PORTLAND — It was an event that made Frank Reilly bubbly.
“I am thrilled, it is beautiful to see the people walking through,” he said Oct. 11 as Lincoln Park was rededicated for public use.
As leaders of the Friends of Lincoln Park, Reilly, and his wife, Sharon Reilly, were also front and center for the splashy climax of the ceremony as the restored park fountain gurgled to life.
The Oct. 11 celebration highlighted that restoratoin of the city’s first public park, bounded by Pearl, Congress, Franklin and Federal streets, has only finished its first phase. City Parks Director Ethan Hipple said the original park fence will be restored and a dozen new trees planted in 2018.
The centerpiece is the fountain, added in 1871, five years after Lincoln Park was created in the aftermath of the 1866 fire that destroyed a swath of the city’s peninsula.
It sits in a reconstructed basin with new plumbing, but what distinguishes the fountain is the spire added to it by conservation specialist Jonathan Taggart in his Georgetown workshop.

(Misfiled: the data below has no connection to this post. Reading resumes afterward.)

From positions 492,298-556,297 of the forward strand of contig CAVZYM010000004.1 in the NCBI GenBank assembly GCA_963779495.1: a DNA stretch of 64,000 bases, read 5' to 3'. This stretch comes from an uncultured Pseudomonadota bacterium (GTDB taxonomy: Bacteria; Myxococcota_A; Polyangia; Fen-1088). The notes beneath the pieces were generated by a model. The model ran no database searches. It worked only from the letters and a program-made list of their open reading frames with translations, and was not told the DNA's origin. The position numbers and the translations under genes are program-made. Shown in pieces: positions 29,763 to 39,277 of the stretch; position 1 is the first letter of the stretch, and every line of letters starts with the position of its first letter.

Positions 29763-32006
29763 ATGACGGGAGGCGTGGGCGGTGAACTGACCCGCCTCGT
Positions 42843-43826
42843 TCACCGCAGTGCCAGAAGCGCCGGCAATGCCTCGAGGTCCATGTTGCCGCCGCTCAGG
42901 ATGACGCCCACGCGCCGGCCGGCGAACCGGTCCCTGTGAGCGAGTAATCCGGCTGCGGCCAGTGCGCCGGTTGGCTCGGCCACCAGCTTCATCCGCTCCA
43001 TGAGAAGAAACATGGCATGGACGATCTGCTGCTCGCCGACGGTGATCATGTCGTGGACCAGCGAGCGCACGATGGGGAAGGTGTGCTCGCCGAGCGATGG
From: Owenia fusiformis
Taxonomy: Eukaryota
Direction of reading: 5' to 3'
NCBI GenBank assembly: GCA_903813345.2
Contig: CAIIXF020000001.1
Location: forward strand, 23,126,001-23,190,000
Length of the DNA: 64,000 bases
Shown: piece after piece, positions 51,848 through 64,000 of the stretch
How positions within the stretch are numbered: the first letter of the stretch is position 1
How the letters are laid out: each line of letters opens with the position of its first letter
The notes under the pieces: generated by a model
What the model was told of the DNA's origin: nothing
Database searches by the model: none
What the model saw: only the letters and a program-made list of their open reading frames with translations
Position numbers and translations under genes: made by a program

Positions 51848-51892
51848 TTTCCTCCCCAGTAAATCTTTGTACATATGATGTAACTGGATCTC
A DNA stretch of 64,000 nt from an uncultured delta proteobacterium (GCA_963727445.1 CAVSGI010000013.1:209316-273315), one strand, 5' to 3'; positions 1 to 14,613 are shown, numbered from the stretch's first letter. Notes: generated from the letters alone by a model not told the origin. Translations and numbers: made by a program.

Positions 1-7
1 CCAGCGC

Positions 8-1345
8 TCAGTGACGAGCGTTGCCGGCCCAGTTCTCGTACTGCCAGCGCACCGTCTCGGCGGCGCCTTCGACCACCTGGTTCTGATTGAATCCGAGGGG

The spire almost exactly matches the original spire for the fountain, which was cast in Paris at the Val d’Osne Foundry, and was discovered at Whitehall on the Villa Antiques, in Chapel Hill, North Carolina.
It was shipped north in April 2016 as the Friends sought $170,000 in donations for the restoration and basin work. On Oct. 11, Hipple presented the Reillys with a piece of the old basin, although he asked for it back so it can be engraved.
Water coursing through the fountain’s center now sprays from the top down through three levels to a base adorned with sculptures of children.
The fundraising effort continues, too, with the Friends seeking $5,000 in donations to dedicate 23 cast-iron benches, Reilly said.
The city has also committed $300,000 in capital improvement spending to restore walkways, the fence and add trees.
The first splashes of the restored Lincoln Park fountain in Portland draw cheers Oct. 11 from Sharon and Frank Reilly of the Friends of Lincoln Park and city Parks Director Ethan Hipple, center.
The restored spire of the fountain at Lincoln Park in Portland, left, is a close match to the original, right, which was installed in 1871.